Victor is repairing one of the houses at Grand Isle and telling Mariequita about Edna’s glamorous party. She becomes jealous of Edna, and tells Robert haughtily that she could have many other lovers if she wanted to; Victor’s passionate and obedient jealousy calms her down. Suddenly, Edna herself approaches them. She has come down to Grand Isle for a visit, and asks if she could have a room in the house and a seat at dinner. First, though, she wants to go for a swim.
Victor and Mariequita’s flirtations are a bit silly, but they seem beautifully open and real compared to Edna and Robert’s needless estrangement. The disappointment of the previous day makes Edna long for the depth and simplicity of the ocean, and perhaps for the place where her awakening once seemed like a beautiful thing.
After Robert left that night, Edna sat up thinking about her indifference for the people around her; even Robert, whom she loves, will one day fade from her life, and she will be completely alone. Her children want to drag her soul into love, but she doesn’t want to sacrifice her soul to them. The sea in front of her is inviting and solitary, and a bird with a broken wing is circling overhead.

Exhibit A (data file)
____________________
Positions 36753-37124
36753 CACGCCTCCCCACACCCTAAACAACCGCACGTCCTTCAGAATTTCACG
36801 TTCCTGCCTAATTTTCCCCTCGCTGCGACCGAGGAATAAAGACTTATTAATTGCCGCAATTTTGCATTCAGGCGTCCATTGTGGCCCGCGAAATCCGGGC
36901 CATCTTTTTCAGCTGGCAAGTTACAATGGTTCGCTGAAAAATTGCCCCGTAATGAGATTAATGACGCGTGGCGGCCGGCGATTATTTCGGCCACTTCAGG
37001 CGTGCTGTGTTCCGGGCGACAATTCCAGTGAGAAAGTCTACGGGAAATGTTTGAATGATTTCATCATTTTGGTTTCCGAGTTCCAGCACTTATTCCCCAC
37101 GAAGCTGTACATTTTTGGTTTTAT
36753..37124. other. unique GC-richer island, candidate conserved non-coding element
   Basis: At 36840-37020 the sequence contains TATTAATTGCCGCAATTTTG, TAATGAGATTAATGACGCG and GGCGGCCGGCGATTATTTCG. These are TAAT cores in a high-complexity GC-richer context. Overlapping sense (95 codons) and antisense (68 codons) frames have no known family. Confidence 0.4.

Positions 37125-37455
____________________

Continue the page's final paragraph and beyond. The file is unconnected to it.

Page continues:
At first, Edna’s restless sadness might have been focused by the issue of women’s rights. Now, her despair has become something else –she can feel only emptiness. The bird with a broken wing symbolizes the young woman whose rebellion has taken her too far—who has failed to find a substitute for the conventions she rejected, who wishes to fly but can only go in circles because she has been hurt by the world.
Edna takes off her bathing suit and stands naked in the open for the first time. She loves the free feeling. She walks into the cold water and swims farther and farther out. She becomes very tired, then afraid for a moment, then she remembers vividly the smells of certain flowers form her childhood and the barking of an old dog. The reader must finish the sad story herself.
The only feeling that remains to Edna is love of freedom. When nothing is worth having, and everything is a burden, freedom and emptiness become identical. Just after the book ends, Edna drowns. Her death is not violent or self-hating; it is a gentle step toward the emptiness she loves best.